Saturday, February 7, 2009

Sig Klein - Chapter Three

Sig Klein, circa 1924


Click Pics to ENLARGE

My Quarter Century in the Iron Game – Chapter Three

by Siegmund Klein

My meeting with Orville Stamm had its effects on me. Naturally I made inquiries about his training with weights and he informed me that he was a pupil of Albert Treloar’s of Los Angeles. Treloar won the first “Perfect Man” contest held in the old Madison Square Garden in New York City in 1903. He is today the Physical Training Teacher of the Los Angeles Athletic Club. This contest was conducted by “Physical Culture” magazine. Going back to the Y I would train harder than ever with the weights. I would go through my regular bodybuilding exercises and would keep a little booklet about the weights that I used in the various exercises, the number of times that I would do them, the increases that I made, and of course my measurements. About once a week, usually on a Saturday, I would practice lifting. My favorite lift was the “two arm press.” It seemed the easiest for me to excel in this lift. But wanting to be an all-around lifter, I soon tried the eight standard lifts that Alan Calvert advocated at the time. The lift I liked best next to the press was the “One Arm Side Press” and then the “One Arm Snatch.” It did not take long for me to snatch with my right hand 135 lbs. and would surprise onlookers with the speed this lift would be executed with. the one arm side press had a great fascination for me. I could now press 145 lbs. with the right arm. I did not care much at this time for the “Bent Press.” I was proud of the fact that I could do a stiff-legged side press with as much weight as several weight lifters could bent press. My “Two Arm Clean and Jerk” was 225 lbs. Alan Calvert wrote at one time that any athlete who could do a “One Arm Military Press” with 90 lbs. was considered very strong. I, of course, wanted to be classed and such, and worked up to 85 lbs. on this lift, at this early stage. But I was not “record hungry” and was much more interested in the regular bodybuilding exercises. I would read and talk to all the various athletes that I met that had used weights and learned much from them.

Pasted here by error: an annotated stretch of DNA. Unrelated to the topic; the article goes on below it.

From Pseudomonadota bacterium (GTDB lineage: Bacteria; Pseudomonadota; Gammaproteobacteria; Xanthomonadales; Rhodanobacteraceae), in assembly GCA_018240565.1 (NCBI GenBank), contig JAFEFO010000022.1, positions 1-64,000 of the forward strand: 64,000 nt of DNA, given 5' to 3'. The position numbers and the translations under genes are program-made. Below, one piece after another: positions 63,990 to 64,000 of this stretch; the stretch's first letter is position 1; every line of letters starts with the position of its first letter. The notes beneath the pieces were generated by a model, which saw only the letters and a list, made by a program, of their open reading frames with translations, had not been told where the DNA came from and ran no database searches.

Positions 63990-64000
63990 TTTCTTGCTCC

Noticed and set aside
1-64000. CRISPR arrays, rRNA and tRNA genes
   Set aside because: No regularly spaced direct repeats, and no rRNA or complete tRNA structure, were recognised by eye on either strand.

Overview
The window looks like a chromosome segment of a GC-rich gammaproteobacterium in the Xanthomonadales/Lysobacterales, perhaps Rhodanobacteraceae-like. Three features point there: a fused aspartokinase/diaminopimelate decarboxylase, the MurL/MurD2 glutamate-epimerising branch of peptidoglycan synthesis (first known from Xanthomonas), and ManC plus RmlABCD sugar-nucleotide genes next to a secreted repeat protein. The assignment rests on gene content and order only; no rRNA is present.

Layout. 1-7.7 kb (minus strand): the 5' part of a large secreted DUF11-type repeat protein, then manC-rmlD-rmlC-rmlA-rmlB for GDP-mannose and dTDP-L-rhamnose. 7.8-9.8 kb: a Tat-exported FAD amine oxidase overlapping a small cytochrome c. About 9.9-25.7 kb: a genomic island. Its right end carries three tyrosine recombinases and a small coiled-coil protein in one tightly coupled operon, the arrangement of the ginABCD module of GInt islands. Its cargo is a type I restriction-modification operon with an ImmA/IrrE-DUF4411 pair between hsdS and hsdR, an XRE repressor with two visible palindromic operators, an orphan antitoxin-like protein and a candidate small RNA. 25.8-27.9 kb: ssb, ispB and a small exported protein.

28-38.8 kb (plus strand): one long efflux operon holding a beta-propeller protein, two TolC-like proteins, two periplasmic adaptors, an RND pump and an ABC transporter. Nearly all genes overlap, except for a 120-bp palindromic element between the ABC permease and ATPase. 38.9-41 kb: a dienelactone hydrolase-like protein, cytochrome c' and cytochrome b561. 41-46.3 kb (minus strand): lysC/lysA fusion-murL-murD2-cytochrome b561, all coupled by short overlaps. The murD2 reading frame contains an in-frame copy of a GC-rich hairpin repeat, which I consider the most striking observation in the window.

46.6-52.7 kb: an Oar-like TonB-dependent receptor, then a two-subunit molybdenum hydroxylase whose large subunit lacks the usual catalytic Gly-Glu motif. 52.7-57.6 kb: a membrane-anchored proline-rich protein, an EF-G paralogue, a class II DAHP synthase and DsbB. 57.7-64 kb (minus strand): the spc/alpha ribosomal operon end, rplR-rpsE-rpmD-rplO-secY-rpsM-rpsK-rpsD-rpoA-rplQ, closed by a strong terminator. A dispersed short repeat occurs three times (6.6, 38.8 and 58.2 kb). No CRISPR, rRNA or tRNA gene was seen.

A few weeks after seeing Stamm, I saw one of the finest acts of strength and artistry that I have ever seen. Louis Hart, an English athlete, was to appear at the Miles Theatre in Cleveland. His act was billed “A Batchelor’s Dream.” The orchestra played very soft music as the curtains parted. There on the stage was a gentleman’s study. The room was paneled and at various places were suits of armor. A small table was near the center of the room, with a bottle of wine and glasses. In strolled Louis Hart, dressed in “high hat and tails,” smoking a cigarette which was in a long holder; walked around the room admiring his study and the armor. He then sat at the table, poured himself a glass of wine, and as the lights dimmed out, fell asleep. Like a flash he disrobed, in the dark. The table was draped, and there on top of the table he went through one of the finest posing acts I have ever seen. The orchestra playing some music from “The Tales of Hoffman.” This was a beautiful and thrilling performance. After his fine display of posing, his “dream” went deeper. One of the suits of armor “came to life” and walked over to Mr. Hart, and he grasped the suit, which had two handles on the sides of the waist, and lifted the armor, with a full-grown man inside, overhead. After this stunt, another suit of armor walked forward, with a lance. Mr. Hart lay on the stage flat on his back, held the lance with outstretched arms and then the two men in armor supported themselves on the lance. A few more feats of strength were performed, but to me the posing will always be the outstanding part of this athlete’s act.